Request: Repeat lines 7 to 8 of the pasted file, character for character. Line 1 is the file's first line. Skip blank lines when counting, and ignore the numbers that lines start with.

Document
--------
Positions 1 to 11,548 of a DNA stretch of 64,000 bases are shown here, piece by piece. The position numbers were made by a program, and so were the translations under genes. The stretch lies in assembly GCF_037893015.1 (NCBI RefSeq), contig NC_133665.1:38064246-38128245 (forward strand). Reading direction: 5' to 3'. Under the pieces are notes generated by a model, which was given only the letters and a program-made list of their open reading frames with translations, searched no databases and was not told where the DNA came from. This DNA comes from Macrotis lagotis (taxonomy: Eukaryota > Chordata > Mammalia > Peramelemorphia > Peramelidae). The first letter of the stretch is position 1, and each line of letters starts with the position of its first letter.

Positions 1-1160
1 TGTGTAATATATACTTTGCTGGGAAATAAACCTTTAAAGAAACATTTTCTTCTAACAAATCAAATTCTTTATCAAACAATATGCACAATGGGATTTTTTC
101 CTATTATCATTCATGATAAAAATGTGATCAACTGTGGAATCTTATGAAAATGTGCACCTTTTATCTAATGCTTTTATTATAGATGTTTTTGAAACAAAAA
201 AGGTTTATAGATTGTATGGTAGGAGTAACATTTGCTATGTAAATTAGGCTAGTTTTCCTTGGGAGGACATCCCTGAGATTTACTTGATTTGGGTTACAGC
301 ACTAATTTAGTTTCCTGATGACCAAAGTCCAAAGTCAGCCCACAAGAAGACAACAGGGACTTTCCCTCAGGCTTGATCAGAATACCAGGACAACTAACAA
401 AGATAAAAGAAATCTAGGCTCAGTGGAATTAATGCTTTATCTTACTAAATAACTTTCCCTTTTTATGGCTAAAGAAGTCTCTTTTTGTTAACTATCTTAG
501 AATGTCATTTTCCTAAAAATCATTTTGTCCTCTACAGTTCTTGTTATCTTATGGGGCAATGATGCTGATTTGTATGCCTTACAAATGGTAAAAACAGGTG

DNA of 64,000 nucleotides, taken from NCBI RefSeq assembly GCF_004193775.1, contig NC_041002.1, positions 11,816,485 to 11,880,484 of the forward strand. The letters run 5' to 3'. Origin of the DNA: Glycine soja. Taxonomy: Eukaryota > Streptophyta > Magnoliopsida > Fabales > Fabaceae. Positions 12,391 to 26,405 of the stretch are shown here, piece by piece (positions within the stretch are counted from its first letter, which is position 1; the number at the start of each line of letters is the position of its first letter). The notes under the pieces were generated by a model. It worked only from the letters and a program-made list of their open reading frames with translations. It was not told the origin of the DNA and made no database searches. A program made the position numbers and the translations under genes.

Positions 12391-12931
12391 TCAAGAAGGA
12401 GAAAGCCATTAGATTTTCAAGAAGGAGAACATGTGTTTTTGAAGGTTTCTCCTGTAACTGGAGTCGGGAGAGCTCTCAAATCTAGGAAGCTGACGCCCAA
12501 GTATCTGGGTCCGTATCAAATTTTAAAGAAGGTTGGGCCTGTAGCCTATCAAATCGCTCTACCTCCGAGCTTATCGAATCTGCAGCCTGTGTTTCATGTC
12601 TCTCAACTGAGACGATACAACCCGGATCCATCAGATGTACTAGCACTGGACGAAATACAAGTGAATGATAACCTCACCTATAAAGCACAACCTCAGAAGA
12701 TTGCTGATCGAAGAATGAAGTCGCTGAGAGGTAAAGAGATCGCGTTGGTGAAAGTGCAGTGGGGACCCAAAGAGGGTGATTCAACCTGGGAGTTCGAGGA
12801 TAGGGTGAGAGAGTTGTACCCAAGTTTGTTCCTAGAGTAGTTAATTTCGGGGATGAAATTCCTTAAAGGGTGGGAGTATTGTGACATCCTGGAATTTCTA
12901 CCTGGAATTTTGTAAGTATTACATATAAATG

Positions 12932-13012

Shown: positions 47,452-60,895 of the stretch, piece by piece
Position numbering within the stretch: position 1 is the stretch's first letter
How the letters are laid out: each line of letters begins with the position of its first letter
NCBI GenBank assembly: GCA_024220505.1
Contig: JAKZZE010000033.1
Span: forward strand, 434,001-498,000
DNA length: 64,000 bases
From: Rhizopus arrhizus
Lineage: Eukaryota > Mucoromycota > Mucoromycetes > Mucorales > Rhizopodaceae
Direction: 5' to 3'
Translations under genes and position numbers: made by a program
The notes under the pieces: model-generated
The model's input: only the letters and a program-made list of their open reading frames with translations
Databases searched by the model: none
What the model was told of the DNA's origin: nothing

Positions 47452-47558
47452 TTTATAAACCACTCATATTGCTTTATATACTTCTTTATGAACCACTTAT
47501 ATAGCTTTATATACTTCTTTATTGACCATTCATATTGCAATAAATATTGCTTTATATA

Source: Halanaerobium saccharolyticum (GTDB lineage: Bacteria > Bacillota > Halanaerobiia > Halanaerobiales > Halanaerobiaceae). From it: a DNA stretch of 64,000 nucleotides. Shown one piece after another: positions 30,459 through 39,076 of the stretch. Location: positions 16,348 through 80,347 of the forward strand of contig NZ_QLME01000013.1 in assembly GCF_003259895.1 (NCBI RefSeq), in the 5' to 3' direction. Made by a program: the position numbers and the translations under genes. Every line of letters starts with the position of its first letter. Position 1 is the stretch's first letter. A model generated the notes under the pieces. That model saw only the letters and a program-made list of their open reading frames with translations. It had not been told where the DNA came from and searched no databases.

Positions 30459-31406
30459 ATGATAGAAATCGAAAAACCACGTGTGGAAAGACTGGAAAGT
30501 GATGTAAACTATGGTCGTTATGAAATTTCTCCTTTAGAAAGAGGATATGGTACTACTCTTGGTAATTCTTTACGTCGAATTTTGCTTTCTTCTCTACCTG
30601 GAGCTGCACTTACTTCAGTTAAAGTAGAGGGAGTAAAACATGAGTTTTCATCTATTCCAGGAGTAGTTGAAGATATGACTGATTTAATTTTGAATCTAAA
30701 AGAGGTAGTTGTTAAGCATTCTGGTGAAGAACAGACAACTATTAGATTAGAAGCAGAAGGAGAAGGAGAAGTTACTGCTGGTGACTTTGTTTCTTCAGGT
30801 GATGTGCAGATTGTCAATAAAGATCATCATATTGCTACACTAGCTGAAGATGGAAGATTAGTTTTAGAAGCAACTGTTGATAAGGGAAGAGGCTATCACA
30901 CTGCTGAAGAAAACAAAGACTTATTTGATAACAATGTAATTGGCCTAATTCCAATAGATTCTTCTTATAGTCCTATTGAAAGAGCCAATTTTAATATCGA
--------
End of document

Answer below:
401 AGATAAAAGAAATCTAGGCTCAGTGGAATTAATGCTTTATCTTACTAAATAACTTTCCCTTTTTATGGCTAAAGAAGTCTCTTTTTGTTAACTATCTTAG
501 AATGTCATTTTCCTAAAAATCATTTTGTCCTCTACAGTTCTTGTTATCTTATGGGGCAATGATGCTGATTTGTATGCCTTACAAATGGTAAAAACAGGTG